You know, as a novelist, if you crash one aircraft; hey. It happens. You crash two? Crappy luck. If you crash three, it’s time to admit you have a problem.
A few years ago, when I was the online editor at the Salem Statesman Journal, I was working on another novel manuscript (about which, I pray, you’ll hear more later) called “Cauldron.” Like most of my fiction writing, it involved dropping an airplane outta the sky. Apparently, I can’t help it.
Anyway, in real life, an airplane did fall out of the sky that day. It was a Hercules C-130. The graphics editor and a graphic artist were hustling through the newsroom, trying to find an on-line image of a Hercules to put in the paper.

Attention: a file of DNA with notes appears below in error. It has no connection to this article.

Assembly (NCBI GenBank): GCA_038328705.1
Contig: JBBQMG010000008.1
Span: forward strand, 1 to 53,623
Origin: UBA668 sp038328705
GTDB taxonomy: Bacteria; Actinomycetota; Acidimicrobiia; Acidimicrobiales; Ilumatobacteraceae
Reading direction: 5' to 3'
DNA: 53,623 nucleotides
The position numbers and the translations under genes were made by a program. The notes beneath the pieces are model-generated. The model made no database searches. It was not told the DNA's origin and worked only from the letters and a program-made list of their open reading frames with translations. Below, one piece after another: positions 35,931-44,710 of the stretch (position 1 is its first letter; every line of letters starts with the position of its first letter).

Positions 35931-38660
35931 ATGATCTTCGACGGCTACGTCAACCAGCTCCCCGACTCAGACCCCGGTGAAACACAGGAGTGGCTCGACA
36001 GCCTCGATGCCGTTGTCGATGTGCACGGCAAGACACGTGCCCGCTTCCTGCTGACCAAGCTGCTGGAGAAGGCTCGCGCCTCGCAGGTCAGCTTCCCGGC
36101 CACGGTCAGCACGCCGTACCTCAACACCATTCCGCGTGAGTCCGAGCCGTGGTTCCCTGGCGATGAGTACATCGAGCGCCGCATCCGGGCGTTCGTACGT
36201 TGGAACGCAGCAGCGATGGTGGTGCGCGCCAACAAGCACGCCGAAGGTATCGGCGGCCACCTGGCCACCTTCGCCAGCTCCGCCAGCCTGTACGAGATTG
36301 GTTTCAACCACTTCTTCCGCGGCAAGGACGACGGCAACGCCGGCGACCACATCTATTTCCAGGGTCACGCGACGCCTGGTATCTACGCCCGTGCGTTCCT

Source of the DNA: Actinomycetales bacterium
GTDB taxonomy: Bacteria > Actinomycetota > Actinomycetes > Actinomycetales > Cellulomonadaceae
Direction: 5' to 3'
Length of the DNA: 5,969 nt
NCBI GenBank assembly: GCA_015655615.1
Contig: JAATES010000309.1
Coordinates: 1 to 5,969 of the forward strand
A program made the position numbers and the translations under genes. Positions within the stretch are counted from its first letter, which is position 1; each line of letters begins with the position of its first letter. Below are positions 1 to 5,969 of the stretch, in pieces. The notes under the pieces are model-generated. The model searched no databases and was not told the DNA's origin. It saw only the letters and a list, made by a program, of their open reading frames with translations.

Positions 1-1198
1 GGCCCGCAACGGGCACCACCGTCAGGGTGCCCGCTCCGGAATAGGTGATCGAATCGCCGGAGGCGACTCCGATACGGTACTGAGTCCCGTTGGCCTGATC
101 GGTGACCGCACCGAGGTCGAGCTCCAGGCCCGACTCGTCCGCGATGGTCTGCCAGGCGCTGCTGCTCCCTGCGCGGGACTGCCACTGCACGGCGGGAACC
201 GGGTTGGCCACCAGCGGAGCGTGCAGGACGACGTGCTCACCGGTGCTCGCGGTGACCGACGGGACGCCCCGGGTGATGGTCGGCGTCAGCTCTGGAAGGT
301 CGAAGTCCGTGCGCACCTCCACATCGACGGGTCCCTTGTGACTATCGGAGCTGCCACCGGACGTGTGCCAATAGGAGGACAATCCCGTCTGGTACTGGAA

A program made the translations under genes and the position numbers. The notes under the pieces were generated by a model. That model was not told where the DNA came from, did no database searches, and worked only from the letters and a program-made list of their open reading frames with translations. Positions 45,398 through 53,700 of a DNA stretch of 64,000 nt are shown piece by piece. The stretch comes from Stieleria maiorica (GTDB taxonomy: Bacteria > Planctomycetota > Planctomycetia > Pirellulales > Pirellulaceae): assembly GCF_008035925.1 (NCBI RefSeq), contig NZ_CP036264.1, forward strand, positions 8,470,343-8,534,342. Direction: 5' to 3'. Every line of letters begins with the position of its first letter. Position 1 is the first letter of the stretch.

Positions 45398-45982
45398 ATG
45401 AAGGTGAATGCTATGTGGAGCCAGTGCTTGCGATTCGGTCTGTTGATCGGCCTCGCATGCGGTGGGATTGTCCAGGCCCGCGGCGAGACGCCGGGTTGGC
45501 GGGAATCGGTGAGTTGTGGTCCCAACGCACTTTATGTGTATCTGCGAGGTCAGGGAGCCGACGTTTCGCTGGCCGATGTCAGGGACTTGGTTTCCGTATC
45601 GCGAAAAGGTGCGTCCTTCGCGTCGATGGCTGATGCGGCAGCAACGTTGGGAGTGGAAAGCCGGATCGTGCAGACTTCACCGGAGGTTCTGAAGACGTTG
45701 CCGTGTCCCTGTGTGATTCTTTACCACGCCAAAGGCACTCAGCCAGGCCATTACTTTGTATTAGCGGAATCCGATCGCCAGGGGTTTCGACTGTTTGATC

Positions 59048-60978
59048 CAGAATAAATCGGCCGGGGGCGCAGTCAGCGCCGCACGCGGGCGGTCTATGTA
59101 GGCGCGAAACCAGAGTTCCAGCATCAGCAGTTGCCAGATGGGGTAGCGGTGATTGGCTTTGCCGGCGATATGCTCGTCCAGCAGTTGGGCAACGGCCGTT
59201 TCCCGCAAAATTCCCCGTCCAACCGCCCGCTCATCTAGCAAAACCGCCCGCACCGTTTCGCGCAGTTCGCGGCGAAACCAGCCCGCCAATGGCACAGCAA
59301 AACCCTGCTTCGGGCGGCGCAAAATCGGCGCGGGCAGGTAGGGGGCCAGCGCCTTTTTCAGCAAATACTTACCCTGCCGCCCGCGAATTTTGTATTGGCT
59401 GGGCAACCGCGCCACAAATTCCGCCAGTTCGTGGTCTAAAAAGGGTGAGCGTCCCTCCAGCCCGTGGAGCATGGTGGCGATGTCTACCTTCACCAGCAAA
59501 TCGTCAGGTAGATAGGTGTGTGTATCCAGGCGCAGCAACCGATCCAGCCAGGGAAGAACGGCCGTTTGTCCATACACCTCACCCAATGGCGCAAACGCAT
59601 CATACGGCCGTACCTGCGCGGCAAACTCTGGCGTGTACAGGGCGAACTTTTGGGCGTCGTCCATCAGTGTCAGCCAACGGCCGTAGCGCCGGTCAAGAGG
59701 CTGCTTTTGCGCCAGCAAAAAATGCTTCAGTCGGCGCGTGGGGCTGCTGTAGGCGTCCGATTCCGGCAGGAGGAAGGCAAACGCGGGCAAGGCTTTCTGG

I was pushing out wire-service stories as fast as I could, updating our Web page every few minutes. At one point, I crossed behind the graphic designer’s desk as she was downloading an image for the paper. I glanced at her monitor.
“That’s not a Hercules!” I called back, dashing to my desk. “Herkies are prop-jobs! That’s a jet!”
Later that day, the graphics editor turned to me and said, “I didn’t know you were a pilot.”
“Me? I can barely drive a car. I’m no pilot.”
He looked confused. “How’d you know we had the wrong graphic for the Hercules?”
I was way too busy to explain to him that I was in the middle of a manuscript. “I crashed one of them,” I said, posting another story to our Web site. “Coupla weeks back.”
That guy sort of avoided me from then on.